Fred Walker's openlot
Square or cottage tent
Vickers trailer
Knife grinder's  barrow

Stow Fair May 2011
Still fashionable after 500 years

John Pockett - Vardo Artist & Historian




Stow this year fell on Thursday 12th May, which I was told by a fairground authority was historically both the correct day and date of the Fair.

On the whole the day was fine; there were one or two little showers but nothing of concern.






There didn't seem to be quite so many people as usual.  Kenilworth Fair had been held a few weeks before, and it had been very well attended. Maybe this marred Stow slightly.

As far as I'm concerned, Stow is a real fair as it has a charter from 1476, whereas Kenilworth is a modern-day private enterprise.










There were many waggons this year, perhaps more than usual for the May Fair.  All of them were of very fine quality, but there are never quite so many as in October.

Openlots are of course the most popular among travelling people.




I was particularly interested in this nice square tent and spoke to the little girl's father, who said he built it.  A square tent is quite a difficult thing to build.  You might be able to make the frame but it is certainly difficult to make the tent unless you are good with stitching and such.

They are also known as cottage tents because the shape is similar to a cottage.  These tents have windows in them, and the older ones have a hole made through the tent to take a Queenie stove.  This one didn't have a Queenie in it but it had a cooker and furniture and was a comfortable setup.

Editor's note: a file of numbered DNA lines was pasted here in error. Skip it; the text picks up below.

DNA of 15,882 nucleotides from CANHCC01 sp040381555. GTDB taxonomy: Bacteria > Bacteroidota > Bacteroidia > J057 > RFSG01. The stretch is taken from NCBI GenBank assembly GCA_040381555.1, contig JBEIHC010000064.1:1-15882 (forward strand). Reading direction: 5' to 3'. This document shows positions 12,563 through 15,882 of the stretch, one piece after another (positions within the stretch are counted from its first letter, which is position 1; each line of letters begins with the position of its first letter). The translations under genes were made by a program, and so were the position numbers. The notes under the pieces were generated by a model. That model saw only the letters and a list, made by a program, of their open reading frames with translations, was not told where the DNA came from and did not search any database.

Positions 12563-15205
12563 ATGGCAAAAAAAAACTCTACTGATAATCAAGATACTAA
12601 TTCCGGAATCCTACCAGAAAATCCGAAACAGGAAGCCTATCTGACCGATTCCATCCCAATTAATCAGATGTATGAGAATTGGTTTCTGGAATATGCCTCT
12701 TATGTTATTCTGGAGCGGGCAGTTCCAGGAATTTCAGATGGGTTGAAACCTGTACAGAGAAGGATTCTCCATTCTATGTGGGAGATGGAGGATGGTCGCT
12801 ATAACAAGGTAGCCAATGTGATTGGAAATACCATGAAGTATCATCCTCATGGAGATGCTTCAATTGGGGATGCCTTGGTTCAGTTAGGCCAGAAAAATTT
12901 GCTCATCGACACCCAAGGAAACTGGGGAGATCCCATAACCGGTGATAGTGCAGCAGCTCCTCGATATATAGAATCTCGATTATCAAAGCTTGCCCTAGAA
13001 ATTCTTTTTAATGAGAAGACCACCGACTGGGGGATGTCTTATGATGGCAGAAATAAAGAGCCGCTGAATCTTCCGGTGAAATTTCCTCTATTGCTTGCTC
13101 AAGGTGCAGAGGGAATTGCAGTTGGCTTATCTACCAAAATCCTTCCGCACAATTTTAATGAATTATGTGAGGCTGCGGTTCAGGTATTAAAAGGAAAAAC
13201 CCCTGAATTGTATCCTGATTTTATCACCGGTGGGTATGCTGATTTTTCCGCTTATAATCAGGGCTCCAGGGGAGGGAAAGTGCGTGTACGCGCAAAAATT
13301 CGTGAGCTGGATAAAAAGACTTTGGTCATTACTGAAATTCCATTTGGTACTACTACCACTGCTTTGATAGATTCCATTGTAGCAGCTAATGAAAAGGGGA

Also at the Fair was old Fred Walker's openlot, which he had for many years.  It now belongs to his son and is a very fine openlot indeed.  Fred (I'm afraid he is deceased now) always liked a good hostess stove in his waggon; he wouldn't put up with anything like a Queenie.

















There was a very good little red openlot.  It was certainly taking some interest as it was nicely built.



Some shetland ponies were near a good tall-wheeled bowtop, and some lovely horses with foals kept close to their horsebox.










An elderly travelling person who always goes to Stow came right over from Lowestoft this year.  He always has a very good waggon, and he also brought his grinding barrow to the Fair.














This was a fine example of a Vickers trailer.  You still see one or two of these trailers from the 1960s and 70s.

Two people that go to a lot of the fairs sell cart- and waggon- fittings.  You can buy shafts and waggon steps and all the things you need to build a waggon.  A very useful couple of stalls they are.






A new rage in the stalls at Stow and other fairs is the flamboyant furniture for travellers to buy.

I'm told it's Italian or Italian-style and is of course for their mobile homes.  Only in the last few years has this furniture started to be shown on the stalls.





Tweed costumes also seem to be all the rage.  The young people like to dress their children in such clothes.  There was a young girl holding a little baby boy who was amazingly dressed in cap and tweed clothes.







On display a vardo and Romani way of life sadly all but now gone.


Article Text / images copyright
ValleyStream / John Pockett Collection 2011. "Well groomed" copyright ValleyStream 2006. Transcribed and edited by GypsyWaggons / UK Vardo Project.

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